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iPhone: roller coaster rides trigger accident detection

Some new Apple devices are equipped with a feature that is supposed to detect car accidents and then make an automated emergency call. Reports now suggest that there are numerous false positives. Roller coaster rides in particular are said to be frequently misinterpreted as accidents, triggering emergency calls.

Reports from several theme parks

Accident detection, which is designed to save lives when in doubt, is used in the iPhones 14, 14 Plus, 14 Pro and 14 Pro Max, as well as the Apple Watch Series 8, Apple Watch Ultra and Apple Watch SE 2. According to reports from the U.S. newspaper Wall Street Journal, there has been an increased incidence of misactivation of this feature at several theme parks. The Kings Island Amusement Park near Cincinnati and the Six Flags Great America park near Chicago are said to be affected.

It is not yet known why roller coaster rides, of all things, increasingly trigger accident detection. Actually, the iPhone should be able to detect that it is not in a car based on the ambient noise and the lack of a Car Play connection. On the other hand, roller coasters develop enormous acceleration and centrifugal forces, which can resemble the forces acting in a serious accident. Apple’s new devices are equipped with a revised accelerometer that measures these exact forces.

Apple itself was evasive in its comments to the Wall Street Journal. The U.S. company only stated that it had trained and tested the function with one million hours of accident data, real drives and crash tests. Apple further stated it was very good at detecting serious accidents and aimed to deliver hardly any false positives – which is now happening on a relatively large scale, however.

Other false triggers also known

In addition to roller coaster rides, other events are also known to cause the iPhone to falsely detect an accident and notify emergency services. In particular, the iPhone falling out of car windows as well as the device detaching from the motorcycle during a ride can lead to false triggers – which, however, is far less surprising than the triggering on the roller coaster.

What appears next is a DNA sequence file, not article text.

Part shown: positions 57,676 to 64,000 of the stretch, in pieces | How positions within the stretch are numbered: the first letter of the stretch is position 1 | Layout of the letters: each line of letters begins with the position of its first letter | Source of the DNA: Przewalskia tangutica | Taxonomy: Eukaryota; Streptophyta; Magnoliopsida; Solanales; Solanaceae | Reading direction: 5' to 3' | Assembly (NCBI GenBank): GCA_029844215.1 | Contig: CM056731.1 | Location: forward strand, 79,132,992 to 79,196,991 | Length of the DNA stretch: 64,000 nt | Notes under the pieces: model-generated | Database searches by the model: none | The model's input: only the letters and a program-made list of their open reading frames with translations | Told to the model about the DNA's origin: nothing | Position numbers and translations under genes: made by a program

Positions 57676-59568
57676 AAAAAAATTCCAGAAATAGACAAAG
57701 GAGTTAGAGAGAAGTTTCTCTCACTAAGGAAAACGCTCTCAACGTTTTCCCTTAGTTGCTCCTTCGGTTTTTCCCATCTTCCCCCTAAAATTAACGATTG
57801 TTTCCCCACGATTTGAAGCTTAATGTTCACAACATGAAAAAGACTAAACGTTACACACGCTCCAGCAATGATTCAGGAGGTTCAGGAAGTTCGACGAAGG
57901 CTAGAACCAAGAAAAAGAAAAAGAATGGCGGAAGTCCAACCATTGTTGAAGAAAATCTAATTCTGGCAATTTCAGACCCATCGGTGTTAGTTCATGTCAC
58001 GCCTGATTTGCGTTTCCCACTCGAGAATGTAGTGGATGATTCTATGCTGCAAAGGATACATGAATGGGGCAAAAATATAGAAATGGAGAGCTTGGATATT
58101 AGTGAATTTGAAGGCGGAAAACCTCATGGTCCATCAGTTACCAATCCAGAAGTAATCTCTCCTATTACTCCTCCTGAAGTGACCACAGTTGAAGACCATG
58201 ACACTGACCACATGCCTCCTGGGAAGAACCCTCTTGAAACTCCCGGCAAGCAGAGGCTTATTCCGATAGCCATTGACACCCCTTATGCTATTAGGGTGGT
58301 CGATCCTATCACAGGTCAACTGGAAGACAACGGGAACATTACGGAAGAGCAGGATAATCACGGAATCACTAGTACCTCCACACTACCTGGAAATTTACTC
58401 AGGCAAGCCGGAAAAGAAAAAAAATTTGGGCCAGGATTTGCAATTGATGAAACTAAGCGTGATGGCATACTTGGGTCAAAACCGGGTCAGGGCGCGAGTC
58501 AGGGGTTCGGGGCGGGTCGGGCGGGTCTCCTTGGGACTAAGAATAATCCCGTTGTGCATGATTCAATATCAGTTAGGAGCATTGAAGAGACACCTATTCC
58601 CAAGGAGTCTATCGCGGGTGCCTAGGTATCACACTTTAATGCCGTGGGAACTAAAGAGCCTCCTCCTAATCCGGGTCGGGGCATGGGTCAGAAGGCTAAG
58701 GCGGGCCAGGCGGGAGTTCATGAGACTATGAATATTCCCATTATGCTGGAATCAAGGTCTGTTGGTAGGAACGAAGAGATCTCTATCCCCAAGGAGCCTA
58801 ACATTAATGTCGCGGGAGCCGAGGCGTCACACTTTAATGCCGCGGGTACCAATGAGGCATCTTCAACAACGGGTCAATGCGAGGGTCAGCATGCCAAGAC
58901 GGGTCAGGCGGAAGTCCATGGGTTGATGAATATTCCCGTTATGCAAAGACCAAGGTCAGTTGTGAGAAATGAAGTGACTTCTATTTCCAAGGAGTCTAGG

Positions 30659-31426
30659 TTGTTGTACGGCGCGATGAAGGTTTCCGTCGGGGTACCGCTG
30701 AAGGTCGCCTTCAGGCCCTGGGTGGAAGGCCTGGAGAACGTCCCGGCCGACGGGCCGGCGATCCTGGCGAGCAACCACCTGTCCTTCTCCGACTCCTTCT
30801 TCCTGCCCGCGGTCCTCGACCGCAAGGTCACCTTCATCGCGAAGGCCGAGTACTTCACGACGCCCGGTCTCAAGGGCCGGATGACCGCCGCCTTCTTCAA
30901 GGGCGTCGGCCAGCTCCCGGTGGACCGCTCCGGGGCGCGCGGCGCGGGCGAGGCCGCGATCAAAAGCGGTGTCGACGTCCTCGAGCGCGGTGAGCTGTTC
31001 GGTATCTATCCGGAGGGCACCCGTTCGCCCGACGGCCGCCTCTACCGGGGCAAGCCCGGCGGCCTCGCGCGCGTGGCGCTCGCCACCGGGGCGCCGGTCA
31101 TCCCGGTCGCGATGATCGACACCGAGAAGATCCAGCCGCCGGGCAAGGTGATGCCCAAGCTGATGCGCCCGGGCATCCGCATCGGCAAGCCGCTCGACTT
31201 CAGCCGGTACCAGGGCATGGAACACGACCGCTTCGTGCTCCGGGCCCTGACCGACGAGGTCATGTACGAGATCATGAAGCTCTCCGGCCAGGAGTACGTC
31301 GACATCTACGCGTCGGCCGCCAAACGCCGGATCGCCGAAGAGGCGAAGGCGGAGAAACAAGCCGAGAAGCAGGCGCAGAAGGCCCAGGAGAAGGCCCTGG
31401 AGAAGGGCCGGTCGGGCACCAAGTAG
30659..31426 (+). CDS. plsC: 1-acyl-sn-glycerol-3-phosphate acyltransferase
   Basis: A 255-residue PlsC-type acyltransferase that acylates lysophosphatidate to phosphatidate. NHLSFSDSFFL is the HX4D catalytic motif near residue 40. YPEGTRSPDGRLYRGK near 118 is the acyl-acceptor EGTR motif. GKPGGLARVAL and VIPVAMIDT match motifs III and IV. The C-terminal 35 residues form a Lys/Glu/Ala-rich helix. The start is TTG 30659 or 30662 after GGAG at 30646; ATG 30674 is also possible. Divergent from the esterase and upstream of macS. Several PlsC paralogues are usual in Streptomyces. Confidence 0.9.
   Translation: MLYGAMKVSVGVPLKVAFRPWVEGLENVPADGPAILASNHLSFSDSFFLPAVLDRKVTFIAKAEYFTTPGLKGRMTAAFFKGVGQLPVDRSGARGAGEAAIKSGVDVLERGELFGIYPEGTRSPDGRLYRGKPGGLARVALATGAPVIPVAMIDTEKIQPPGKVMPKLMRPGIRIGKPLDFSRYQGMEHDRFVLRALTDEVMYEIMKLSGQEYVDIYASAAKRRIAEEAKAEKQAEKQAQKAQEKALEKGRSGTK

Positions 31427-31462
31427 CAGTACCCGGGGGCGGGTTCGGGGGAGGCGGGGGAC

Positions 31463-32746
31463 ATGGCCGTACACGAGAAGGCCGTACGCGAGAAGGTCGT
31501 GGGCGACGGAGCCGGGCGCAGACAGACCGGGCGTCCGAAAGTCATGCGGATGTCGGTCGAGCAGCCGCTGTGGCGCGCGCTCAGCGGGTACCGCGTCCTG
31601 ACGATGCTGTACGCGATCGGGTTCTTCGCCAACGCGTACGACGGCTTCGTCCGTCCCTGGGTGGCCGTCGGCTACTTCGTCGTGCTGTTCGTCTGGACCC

This can be prevented by turning off the function, by putting the iPhone in flight mode and by not taking it with you on the roller coaster. The latter approach is particularly recommended, since a cell phone that slips away on the roller coaster poses a potentially lethal danger to other people on the coaster – and is therefore not allowed to be taken onto the ride in the first place in most amusement parks.

Simon Lüthje

I am co-founder of this blog and am very interested in everything that has to do with technology, but I also like to play games. I was born in Hamburg, but now I live in Bad Segeberg.

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Some new Apple devices are equipped with a feature that is supposed to detect car accidents and then make an automated emergency call. Reports now suggest that there are numerous false positives. Roller coaster rides in particular are said to be frequently misinterpreted as accidents, triggering emergency calls. Reports from several theme parks Accident detection, … (Weiterlesen...)

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